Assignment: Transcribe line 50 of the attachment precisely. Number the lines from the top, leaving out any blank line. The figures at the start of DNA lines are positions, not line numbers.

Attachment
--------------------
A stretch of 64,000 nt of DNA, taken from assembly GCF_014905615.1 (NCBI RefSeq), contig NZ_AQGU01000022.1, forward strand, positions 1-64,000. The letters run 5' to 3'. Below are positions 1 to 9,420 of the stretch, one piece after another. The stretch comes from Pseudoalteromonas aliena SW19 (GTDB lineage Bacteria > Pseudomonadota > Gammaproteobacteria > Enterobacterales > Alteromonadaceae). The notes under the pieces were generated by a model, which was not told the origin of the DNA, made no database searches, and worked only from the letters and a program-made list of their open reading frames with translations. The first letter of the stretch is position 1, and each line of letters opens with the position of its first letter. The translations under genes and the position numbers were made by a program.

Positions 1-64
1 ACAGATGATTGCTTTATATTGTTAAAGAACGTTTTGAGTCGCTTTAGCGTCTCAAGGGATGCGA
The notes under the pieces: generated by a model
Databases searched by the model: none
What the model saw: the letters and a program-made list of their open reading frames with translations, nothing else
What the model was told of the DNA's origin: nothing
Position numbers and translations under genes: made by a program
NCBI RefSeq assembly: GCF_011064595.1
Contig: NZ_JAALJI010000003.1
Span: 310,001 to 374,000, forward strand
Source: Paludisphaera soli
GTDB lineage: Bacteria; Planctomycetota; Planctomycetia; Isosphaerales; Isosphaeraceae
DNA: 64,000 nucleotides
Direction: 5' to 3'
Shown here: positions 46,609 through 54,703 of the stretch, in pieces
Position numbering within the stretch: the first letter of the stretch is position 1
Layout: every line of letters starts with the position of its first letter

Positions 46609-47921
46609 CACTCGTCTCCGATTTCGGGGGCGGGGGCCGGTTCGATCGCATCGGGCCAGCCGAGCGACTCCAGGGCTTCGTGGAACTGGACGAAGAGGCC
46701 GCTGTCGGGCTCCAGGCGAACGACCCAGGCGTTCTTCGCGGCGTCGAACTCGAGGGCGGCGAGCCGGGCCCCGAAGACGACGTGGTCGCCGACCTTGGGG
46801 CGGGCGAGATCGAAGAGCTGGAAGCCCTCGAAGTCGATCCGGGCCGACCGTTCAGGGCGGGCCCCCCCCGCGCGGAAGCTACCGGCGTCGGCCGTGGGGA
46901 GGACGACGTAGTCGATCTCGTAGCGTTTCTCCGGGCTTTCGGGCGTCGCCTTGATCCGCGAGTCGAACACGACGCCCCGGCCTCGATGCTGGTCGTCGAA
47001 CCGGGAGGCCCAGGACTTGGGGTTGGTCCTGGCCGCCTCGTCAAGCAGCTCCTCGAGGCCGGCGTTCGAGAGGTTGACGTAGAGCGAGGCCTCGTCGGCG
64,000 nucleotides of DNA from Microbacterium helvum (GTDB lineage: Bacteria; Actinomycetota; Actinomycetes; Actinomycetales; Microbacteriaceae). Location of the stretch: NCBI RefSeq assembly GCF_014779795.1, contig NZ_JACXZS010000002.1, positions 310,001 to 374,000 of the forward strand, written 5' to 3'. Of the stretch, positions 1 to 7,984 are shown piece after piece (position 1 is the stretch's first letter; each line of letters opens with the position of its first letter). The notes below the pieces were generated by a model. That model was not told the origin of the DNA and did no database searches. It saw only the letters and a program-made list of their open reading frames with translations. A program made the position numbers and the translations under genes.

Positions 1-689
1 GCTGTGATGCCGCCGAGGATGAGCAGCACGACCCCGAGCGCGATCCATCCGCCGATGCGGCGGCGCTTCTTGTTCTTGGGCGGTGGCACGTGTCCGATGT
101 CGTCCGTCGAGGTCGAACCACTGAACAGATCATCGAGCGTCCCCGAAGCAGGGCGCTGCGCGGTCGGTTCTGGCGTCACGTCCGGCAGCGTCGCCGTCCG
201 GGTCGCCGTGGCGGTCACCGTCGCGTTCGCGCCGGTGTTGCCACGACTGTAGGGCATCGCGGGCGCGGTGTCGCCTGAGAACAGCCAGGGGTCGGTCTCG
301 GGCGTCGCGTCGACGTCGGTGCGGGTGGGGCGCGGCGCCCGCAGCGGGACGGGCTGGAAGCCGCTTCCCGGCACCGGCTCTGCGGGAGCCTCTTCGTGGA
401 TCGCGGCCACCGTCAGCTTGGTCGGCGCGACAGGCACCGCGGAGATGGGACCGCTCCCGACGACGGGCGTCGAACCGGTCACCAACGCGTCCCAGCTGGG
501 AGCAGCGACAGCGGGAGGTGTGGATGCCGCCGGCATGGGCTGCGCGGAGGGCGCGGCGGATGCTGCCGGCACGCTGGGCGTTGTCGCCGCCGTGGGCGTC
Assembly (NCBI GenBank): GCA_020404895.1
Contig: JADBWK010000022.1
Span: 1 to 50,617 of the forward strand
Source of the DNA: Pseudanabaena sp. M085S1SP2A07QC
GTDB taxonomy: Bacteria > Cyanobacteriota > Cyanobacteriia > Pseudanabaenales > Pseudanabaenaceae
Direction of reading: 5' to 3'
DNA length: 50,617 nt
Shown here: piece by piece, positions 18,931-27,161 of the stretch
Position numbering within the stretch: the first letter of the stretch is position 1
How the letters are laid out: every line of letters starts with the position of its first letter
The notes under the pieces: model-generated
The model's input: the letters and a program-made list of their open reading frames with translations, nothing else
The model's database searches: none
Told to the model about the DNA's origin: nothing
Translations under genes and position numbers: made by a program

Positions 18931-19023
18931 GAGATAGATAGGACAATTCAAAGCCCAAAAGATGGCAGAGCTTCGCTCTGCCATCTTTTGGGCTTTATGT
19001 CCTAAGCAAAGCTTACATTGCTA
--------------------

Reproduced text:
19001 CCTAAGCAAAGCTTACATTGCTA